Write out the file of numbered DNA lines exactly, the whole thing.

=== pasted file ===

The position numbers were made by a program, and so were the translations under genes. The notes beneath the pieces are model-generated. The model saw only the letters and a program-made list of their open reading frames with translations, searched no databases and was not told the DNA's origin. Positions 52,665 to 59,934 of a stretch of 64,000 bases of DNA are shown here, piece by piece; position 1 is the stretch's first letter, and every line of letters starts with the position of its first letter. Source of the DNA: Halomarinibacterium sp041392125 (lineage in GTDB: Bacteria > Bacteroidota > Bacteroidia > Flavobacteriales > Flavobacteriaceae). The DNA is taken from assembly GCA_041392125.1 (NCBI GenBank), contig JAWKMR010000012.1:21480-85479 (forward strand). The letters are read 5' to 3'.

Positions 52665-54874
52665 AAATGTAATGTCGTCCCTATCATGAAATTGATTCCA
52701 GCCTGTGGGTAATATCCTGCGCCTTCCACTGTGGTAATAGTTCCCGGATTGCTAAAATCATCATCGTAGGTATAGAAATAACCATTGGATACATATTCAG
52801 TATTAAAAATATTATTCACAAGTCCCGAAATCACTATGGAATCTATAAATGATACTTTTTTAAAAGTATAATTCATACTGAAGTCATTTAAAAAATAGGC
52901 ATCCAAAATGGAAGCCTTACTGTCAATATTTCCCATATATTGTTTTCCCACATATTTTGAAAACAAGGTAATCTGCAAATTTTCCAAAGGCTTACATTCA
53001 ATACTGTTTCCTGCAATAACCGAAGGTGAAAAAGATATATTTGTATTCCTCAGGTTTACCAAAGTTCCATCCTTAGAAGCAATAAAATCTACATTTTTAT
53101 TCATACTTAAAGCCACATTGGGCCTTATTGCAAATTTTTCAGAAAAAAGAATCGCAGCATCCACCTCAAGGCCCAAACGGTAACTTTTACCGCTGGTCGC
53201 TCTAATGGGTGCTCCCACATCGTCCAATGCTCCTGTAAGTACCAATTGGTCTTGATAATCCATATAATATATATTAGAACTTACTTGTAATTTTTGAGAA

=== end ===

The position numbers were made by a program, and so were the translations under genes. The notes beneath the pieces are model-generated. The model saw only the letters and a program-made list of their open reading frames with translations, searched no databases and was not told the DNA's origin. Positions 52,665 to 59,934 of a stretch of 64,000 bases of DNA are shown here, piece by piece; position 1 is the stretch's first letter, and every line of letters starts with the position of its first letter. Source of the DNA: Halomarinibacterium sp041392125 (lineage in GTDB: Bacteria > Bacteroidota > Bacteroidia > Flavobacteriales > Flavobacteriaceae). The DNA is taken from assembly GCA_041392125.1 (NCBI GenBank), contig JAWKMR010000012.1:21480-85479 (forward strand). The letters are read 5' to 3'.

Positions 52665-54874
52665 AAATGTAATGTCGTCCCTATCATGAAATTGATTCCA
52701 GCCTGTGGGTAATATCCTGCGCCTTCCACTGTGGTAATAGTTCCCGGATTGCTAAAATCATCATCGTAGGTATAGAAATAACCATTGGATACATATTCAG
52801 TATTAAAAATATTATTCACAAGTCCCGAAATCACTATGGAATCTATAAATGATACTTTTTTAAAAGTATAATTCATACTGAAGTCATTTAAAAAATAGGC
52901 ATCCAAAATGGAAGCCTTACTGTCAATATTTCCCATATATTGTTTTCCCACATATTTTGAAAACAAGGTAATCTGCAAATTTTCCAAAGGCTTACATTCA
53001 ATACTGTTTCCTGCAATAACCGAAGGTGAAAAAGATATATTTGTATTCCTCAGGTTTACCAAAGTTCCATCCTTAGAAGCAATAAAATCTACATTTTTAT
53101 TCATACTTAAAGCCACATTGGGCCTTATTGCAAATTTTTCAGAAAAAAGAATCGCAGCATCCACCTCAAGGCCCAAACGGTAACTTTTACCGCTGGTCGC
53201 TCTAATGGGTGCTCCCACATCGTCCAATGCTCCTGTAAGTACCAATTGGTCTTGATAATCCATATAATATATATTAGAACTTACTTGTAATTTTTGAGAA